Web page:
Abigail – Film Review

In a fresh take on a Universal Monsters classic, Abigail is the latest from the Dynamic Duo of Horror, Matt Bettinelli-Olpin and Tyler Gillett with a riotously fun script from frequent collaborator Guy Busick and co-writer Stephen Shields. Abigail flaunts a great ensemble cast with Scream’s new-gen frontwoman Melissa Barrera, Dan Stevens, Kathryn Newton, Kevin Durand, and Giancarlo Esposito with young Irish actress Alisha Weir in the title role.

When a group of mercenaries are brought together by Lambert (Esposito) to kidnap Abigail, the young daughter of a powerful underworld figure, and hold her for 24 hours in a remote location in order to receive a ransom of $7 million each, they soon realise the job is more than they bargained for. Aptly named after the Rat Pack to maintain their privacy, the crew consists of Joey (Barrera) a former Army medic and recovering addict, Frank (Stevens) a former detective, Sammy (Newton) a young hacker, Dean (Angus Cloud) the mumbling getaway driver, Rickles (Will Catlett) a Marine sniper, and Peter (Durand) a dim-witted but well-meaning muscle man.

As their 24 hours gets underway, things quickly spiral out of control when both Dean and Rickles turn up dead this ragtag gang realises their young ward is a bloodthirsty vampire hellbent on turning them into her next meal. Taking inspiration from the 1936 film Dracula’s Daughter, Abigail bears little resemblance to the original film, but is nonetheless an incredibly fun and violent romp through vampire lore.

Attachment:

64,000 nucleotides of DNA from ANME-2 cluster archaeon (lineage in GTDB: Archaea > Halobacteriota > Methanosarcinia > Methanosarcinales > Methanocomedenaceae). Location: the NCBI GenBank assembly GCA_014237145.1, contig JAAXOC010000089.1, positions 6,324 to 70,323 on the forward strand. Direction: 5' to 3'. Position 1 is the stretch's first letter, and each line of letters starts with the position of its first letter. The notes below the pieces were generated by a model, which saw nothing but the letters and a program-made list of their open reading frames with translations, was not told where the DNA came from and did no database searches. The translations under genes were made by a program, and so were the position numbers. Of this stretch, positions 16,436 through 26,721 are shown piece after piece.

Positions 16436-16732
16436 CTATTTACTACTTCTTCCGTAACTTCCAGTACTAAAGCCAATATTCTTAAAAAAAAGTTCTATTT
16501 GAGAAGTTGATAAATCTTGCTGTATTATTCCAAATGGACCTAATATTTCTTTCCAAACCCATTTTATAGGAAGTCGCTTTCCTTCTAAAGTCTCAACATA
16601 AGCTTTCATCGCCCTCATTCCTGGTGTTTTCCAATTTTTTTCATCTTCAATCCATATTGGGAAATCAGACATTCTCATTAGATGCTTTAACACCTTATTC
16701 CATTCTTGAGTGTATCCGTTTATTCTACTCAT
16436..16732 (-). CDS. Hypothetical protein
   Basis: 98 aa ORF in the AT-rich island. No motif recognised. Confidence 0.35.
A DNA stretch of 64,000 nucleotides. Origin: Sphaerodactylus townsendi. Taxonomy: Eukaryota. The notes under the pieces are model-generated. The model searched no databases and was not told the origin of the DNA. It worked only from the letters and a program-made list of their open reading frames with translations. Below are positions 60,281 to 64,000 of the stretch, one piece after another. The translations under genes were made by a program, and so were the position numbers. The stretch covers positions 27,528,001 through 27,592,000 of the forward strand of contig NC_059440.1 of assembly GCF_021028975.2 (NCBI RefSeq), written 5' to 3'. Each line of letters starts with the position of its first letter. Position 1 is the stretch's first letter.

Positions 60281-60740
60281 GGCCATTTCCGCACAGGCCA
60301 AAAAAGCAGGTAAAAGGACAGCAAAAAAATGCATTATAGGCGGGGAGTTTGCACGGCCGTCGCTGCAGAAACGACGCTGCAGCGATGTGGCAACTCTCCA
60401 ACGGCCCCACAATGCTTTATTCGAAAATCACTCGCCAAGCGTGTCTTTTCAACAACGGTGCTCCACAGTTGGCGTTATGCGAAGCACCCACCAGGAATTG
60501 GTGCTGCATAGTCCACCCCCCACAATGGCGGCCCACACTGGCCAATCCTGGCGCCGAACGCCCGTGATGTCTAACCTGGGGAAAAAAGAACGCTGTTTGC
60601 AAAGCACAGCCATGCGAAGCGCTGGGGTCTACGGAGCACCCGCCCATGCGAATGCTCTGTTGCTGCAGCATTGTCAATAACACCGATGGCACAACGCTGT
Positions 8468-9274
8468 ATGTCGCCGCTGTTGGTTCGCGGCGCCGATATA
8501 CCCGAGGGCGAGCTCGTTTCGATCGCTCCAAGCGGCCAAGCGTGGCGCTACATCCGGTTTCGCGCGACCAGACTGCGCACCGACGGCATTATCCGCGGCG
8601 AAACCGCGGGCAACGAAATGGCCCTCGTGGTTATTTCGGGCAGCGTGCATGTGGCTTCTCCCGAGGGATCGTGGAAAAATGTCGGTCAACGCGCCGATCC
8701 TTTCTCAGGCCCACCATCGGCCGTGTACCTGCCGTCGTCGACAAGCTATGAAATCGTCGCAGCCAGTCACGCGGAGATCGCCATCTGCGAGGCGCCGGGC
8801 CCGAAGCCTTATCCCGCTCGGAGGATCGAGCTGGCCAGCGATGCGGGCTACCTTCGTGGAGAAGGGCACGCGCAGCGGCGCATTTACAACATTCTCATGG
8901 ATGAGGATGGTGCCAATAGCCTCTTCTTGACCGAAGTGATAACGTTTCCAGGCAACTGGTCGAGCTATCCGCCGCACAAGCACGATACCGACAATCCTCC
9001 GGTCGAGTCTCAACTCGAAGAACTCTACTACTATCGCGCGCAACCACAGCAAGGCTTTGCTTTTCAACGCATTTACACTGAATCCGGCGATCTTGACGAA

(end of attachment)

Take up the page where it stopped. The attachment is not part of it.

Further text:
There is something inherently scary about a child who kills, who embodies the opposite of innocence. Abigail is depicted sweet and delicate, dressed in blush pinks and whites with soft textures to brilliantly juxtapose her dark, violent, and dangerous inner nature. Weir really shows off her acting chops; despite being so young, she is brimming with talent and seems to really relish being the villain of this story. The way Abigail toys with the adults around her, pirouetting through the hallways and letting them believe for a moment that they have the upper hand before reminding them that she is the apex predator of the house is brilliant to watch and Weir really delivers.

The rest of the ensemble cast are excellent, especially Barrera and Stevens. As Joey and Frank, the pair flit between antagonism and allyship as the night carries on with the group deferring to them both for guidance through their nightmare. Frank is a hothead with a need for power and control, while Joey is quiet, considered, a natural leader and quick thinker. Known primarily for his roles in romcoms, Stevens initially seems out of place as the mean-talking, slick-haired former cop but like Weir, he clearly relishes playing a “bad” guy and gives the film much of its comedy with his smarmy attitude and sarcastic quips. Barrera once again cements herself as a verified final girl, after having co-led the Bettinelli-Olpin and Gillett’s entries to the Scream franchise, she slips into her new role as vampire-hunting army vet with ease.

I believe horror is a natural companion to comedy, and when they combine, Bettinelli-Olpin and Gillett are really in their sweet spot, proving themselves to be masters of their corner of the genre, akin to greats like Mike Flanagan and James Wan. Tonally, Abigail is reminiscent of Bettinelli-Olpin and Gillett’s 2019 hit Ready or Not, leaning into the ridiculousness of the concept without making it a farce. It’s a fine line to walk but this director duo execute this masterfully, balancing the gruesome kills and gore with well-placed jokes and one-liners. The setting of a singular, isolated location helps to amp up the tension as the crew attempt to navigate the old gothic mansion with apparent threats around every corner and horrible surprises in every room.

With some well-choreographed fight scenes and sharp dialogue and blocking, Abigail is an extremely fun, blood-drenched film with endless watchability.

Abigail is in cinemas now.

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